How Quality Managers Can Have a Successful First 90 Days

If you’re starting a new position as a quality manager, you’re probably thinking about what to prioritize in your first days and weeks on the job. 

 There’s no question that people will want your help putting out fires, but doing so could distract you from what’s most important.  

 Some quality managers also think they need to make a big splash when they start, but this is also a flawed approach.  

 To help set your priorities, we at The Luminous Group have compiled a list of the top actions to focus on in your first 90 days. We’ll talk about who you need to connect with, crucial information to get and the goals that will help you drive meaningful change. 

Learn Your Plant’s Processes

One of your top priorities when starting a new role as a quality manager is to understand the key processes at your plant.  

 In fact, we recommend quality managers go out and work some of the equipment, whether it’s for four hours or even a whole shift. That’s valuable time spent and valuable relationships created with operators.  

 Instead of just walking by a stamping press, for example, helping do a mold change on the machine will give you a better understanding of the process. You’ll walk away with key information on what’s going on at the plant, and who you can talk to when you need fast information.  

 What’s more, you’ll show that you’re willing to roll up your sleeves and work—and that you’re not just a “suit” who sits in the office. 

Visit Your Key Customers

As quality manager, it’s difficult to be in the middle. It’s important to remember that you’re not just a bridge between the plant manager and the quality team. You also need to be the bridge between plant operations and customers.  

 With that in mind, it’s critical to go visit your top three to five key customers, looking to answer questions such as: 

  • What’s their view on your plant’s quality performance? 
  • What do they need from you? 
  • If you could do one thing for the customer, what would it be? 

 The main goal here is to establish a relationship with your top customers and identify changes that could improve your standing. 

Spend Time with Your Peers

Making connections with other leaders in the plant is another top priority when getting started in terms of identifying gaps to address.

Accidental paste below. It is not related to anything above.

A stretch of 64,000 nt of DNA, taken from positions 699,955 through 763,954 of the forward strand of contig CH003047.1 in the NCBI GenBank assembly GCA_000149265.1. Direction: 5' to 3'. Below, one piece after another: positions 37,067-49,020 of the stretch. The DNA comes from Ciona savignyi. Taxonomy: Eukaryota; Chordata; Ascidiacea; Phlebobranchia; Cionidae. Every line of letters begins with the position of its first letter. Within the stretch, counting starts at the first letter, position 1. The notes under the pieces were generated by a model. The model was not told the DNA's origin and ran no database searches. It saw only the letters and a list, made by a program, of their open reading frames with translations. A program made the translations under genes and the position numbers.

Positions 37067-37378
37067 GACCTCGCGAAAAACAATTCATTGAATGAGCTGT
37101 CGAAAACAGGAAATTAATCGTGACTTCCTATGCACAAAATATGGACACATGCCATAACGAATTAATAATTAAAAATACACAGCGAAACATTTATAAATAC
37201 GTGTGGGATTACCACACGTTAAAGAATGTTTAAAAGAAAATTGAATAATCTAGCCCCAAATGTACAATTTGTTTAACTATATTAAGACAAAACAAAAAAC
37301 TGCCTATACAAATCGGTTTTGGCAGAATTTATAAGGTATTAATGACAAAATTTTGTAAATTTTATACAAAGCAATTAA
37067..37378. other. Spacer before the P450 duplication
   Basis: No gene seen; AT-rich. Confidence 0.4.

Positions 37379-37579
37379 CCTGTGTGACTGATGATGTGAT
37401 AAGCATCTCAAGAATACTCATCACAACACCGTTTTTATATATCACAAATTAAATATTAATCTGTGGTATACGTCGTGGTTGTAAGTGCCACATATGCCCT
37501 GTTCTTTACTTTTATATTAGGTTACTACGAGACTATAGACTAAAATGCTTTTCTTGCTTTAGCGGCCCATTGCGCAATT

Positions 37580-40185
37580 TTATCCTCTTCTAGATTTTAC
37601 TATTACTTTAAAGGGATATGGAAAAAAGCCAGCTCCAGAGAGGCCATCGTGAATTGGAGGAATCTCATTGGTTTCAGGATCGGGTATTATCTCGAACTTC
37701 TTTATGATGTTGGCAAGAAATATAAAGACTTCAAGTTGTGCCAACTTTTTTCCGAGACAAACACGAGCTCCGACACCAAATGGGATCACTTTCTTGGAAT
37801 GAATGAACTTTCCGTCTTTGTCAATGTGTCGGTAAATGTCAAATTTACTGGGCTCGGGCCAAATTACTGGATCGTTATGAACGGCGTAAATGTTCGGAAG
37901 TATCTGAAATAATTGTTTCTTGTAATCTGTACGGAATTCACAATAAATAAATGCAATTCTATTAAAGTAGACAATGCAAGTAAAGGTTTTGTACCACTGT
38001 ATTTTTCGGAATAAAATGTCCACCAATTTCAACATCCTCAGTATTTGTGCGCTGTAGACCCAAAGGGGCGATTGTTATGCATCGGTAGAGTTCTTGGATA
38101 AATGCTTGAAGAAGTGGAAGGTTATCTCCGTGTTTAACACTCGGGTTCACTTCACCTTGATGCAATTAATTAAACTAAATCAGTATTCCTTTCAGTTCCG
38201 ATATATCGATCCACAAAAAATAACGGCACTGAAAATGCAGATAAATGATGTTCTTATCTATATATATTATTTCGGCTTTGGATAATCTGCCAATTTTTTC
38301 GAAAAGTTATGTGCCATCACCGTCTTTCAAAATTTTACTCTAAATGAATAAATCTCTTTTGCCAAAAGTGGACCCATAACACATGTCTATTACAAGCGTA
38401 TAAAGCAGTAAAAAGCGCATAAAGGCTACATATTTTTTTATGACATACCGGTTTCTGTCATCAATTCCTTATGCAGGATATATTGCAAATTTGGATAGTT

For example, what does engineering need from the quality department? What about logistics, human resources and finance?  

 More than just sitting in a meeting together, you have to spend time one-on-one with managers of other departments. If you take the time to establish these relationships, you’ll gain valuable insights into areas where the quality department isn’t meeting expectations. This information can then help determine your strategic goals moving forward.   

Connect with the Quality Team

In addition to building relationships with other managers, it’s crucial to connect with members of your own quality team. Spend time going through the last annual review for each employee, from quality engineers to technicians, auditors, inspectors and more. Then meet with them one-on-one to find out things like: 

  • Are they happy in their role? 
  • Do they feel supported? 
  • Are they in a position where they feel successful? 
  • Do they have the tools they need? 
  • What else do they need from you? 

 For example, if your department is responsible for layered process audits (LPAs), do you have someone in the department who really understands them? Or does the team need more training? Does the team have the tools they need to execute failure mode and effects analysis (FMEA), control plans, LPAs and gage R&R? 

 Look also to identify the strengths of individual quality engineers, whether it’s relating to customers, problem-solving or gage design. This will help you delegate tasks while leveraging everyone’s strengths as efficiently as possible.  

Assess Your Systems

The final goal we recommend for quality managers in their first 90 days is evaluating systems. Specifically, you should assess whether you have strong systems in place for processes such as: 

  • First piece inspection 
  • LPAs 
  • Advanced product quality planning (APQP) 
  • Launching new products  
  • Approving and releasing gages to the plant floor 

 Ultimately, you’re looking to find out whether these systems are strong and being followed, or whether they’re nonexistent and need to be created.  

 When you walk in the door on your first day, you can practically guarantee people will want to draw you into fixing day-to-day problems. Quality managers that get pulled into firefighting, however, aren’t effective in their job—that’s the role to delegate to a strong quality engineer.  

Anything you do to make a splash is also likely to be seen as a flavor-of-the-month initiative. To create real quality improvement at the plant level, you need to seek first to understand rather than trying to make people understand you. 

 Achieving these goals starts with figuring out where your gaps are, then laying out plans to address systemic, long-term problems. In the end, this measured approach is more proactive and more strategic, increasing your odds of success.    



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